Jan 31, 2019

Trump's trust gap with his intelligence chiefs

Dan Coats (3rd from left) and his fellow intelligence chiefs testify before the Senate Intelligence Committee. Photo: Win McNamee/Getty Images

Asked in the Oval Office today if he trusts director of National Intelligence Dan Coats and CIA director Gina Haspel to give him good advice, President Trump said, “No, I disagree with certain things that they said,” adding, “time will prove me right.”

Driving the news: Coats, speaking for Haspel and four other intelligence chiefs arrayed on either side of him, said at a Senate hearing Tuesday that North Korea is unlikely to give up its nuclear weapons, ISIS is “intent on resurging,” Iran isn't currently pursuing a nuclear weapon and climate change is a national security threat.

  • The gaps between Coats’ assessments and Trump’s public statements quickly filled headlines and cable news chyrons. Next came at least one call for Coats' ouster, on Fox, and tweets from Trump suggesting “The Intelligence people” are “extremely passive and naive when it comes to the dangers of Iran,” and “Perhaps Intelligence should go back to school.”

Between the lines: Trump has been fairly consistent, at least publicly, in his approach to intelligence assessments: embrace them when convenient and reject them when they’re not.

I asked two former directors of National Intelligence what they make of the position Coats, the current holder of that position, finds himself in.

John Negroponte, who served as the first DNI under George W. Bush, didn’t like the premise of my question: “The position Coats finds himself in is director of National Intelligence, and the position Trump finds himself in is president of the United States,” he told me. “You’ve got to take into account the difference.”

  • “I honestly don’t think [Coats] is challenging what Trump is saying,” he continued, noting that Coats didn't actually contradict Trump on the Iran deal, for example. “I think there is a difference between analyzing a situation on the one hand and carrying out a policy on the other."
  • Negroponte said tensions between intelligence officials and those in the policy and diplomatic arenas arise in part because "so much of the discussion of intelligence matters is now in the public domain." Too much, in his opinion.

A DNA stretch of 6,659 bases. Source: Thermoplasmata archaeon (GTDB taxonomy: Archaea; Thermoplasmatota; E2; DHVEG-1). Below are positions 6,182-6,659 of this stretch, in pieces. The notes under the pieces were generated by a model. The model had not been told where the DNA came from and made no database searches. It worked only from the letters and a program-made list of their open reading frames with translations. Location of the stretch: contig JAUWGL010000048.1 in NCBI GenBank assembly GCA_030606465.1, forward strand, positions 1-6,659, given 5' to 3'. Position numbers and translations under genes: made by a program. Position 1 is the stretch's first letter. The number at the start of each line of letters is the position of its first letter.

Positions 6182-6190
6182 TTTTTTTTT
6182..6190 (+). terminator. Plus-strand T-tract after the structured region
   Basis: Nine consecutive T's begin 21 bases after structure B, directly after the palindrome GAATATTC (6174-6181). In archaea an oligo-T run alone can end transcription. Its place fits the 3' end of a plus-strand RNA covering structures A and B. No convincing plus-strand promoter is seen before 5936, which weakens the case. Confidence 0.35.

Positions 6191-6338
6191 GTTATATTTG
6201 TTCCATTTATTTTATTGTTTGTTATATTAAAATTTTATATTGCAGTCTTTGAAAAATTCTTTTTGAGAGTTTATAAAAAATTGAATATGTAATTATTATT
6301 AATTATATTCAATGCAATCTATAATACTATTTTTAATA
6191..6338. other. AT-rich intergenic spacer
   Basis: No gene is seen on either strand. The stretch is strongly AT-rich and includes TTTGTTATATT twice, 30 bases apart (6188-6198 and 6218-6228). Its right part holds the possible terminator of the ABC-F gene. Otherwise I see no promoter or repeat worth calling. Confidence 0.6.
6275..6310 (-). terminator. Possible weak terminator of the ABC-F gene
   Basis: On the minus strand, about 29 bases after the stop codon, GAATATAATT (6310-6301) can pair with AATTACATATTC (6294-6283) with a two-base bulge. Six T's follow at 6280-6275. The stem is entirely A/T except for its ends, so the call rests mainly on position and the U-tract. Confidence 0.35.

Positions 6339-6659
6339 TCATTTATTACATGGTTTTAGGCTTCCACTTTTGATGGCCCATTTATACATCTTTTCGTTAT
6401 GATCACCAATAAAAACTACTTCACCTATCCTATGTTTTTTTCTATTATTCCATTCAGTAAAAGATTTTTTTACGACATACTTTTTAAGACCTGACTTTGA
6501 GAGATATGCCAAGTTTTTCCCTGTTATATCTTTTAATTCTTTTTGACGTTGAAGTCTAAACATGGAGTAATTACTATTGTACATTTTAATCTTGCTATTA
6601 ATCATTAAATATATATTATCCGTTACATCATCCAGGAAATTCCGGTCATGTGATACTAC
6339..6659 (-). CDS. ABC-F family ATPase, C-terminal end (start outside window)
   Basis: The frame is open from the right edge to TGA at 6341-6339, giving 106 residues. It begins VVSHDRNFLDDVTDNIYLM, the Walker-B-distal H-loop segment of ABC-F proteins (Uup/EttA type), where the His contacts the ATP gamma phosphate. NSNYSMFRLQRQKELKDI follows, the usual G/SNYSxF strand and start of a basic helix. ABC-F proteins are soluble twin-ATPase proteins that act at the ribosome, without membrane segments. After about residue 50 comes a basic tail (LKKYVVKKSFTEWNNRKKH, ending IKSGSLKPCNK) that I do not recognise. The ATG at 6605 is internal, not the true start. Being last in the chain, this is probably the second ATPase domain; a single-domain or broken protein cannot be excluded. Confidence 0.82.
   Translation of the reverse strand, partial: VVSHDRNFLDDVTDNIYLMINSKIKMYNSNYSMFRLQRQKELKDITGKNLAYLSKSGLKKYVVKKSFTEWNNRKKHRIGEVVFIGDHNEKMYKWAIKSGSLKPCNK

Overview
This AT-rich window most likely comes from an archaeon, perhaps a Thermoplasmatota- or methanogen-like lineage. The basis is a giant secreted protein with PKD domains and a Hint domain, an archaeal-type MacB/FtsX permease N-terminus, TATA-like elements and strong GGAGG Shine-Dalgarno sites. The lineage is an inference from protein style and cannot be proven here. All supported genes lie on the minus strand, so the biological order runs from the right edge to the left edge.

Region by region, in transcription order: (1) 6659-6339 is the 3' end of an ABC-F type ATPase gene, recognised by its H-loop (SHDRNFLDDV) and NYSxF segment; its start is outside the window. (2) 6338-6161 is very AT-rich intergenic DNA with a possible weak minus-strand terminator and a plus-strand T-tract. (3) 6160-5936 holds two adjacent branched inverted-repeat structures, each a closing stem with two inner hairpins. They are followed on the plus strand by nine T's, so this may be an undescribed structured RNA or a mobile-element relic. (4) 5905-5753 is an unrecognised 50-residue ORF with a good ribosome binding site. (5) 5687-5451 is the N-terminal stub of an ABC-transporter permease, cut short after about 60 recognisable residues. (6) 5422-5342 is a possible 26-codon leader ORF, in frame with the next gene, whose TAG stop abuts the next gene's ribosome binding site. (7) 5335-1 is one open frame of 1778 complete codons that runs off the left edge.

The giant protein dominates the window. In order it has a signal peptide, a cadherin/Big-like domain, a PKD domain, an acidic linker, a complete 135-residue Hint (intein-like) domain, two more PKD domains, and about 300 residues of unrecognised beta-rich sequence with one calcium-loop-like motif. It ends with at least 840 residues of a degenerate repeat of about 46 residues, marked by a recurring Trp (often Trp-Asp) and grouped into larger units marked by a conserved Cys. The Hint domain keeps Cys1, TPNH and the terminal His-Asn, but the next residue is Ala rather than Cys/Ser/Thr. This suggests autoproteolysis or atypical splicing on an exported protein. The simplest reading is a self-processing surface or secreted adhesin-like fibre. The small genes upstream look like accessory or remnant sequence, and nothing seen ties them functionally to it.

Yes, but: Negroponte did say that he couldn’t recall ever having to offer an assessment that ran counter to the White House line — or being challenged so publicly by the commander in chief. He also praised Coats, whom he said “calls it how he sees it” and “speaks truth to power.”

James Clapper, the longest-serving DNI and an occasional Trump sparring partner since he stepped down at the end of the Obama administration, was far more critical:

  • “This is simply a reflection of the no-fact-zone reality bubble where Trump dwells. The IC [intelligence community] really isn’t being singled out here; he cannot tolerate anyone or anything that pushes back from his distorted world view.”
  • “The IC leaders — notably Dan — acquitted themselves with great distinction. They did their constitutional duty: to tell truth to power, regardless of whether the power listens to the truth. I was very proud of them.”
  • “That said, policymakers — to include policymaker No. 1 — always have the prerogative of accepting, rejecting or just ignoring the intelligence that is teed up for them. If they do so routinely, on many topics, they imperil the nation, and their position.”

P.S. Trump tweeted late Thursday afternoon: “Just concluded a great meeting with my Intel team in the Oval Office who told me that what they said on Tuesday at the Senate Hearing was mischaracterized by the media — and we are very much in agreement on Iran, ISIS, North Korea, etc.”

Go deeper: All the times Trump's intelligence officials contradicted him

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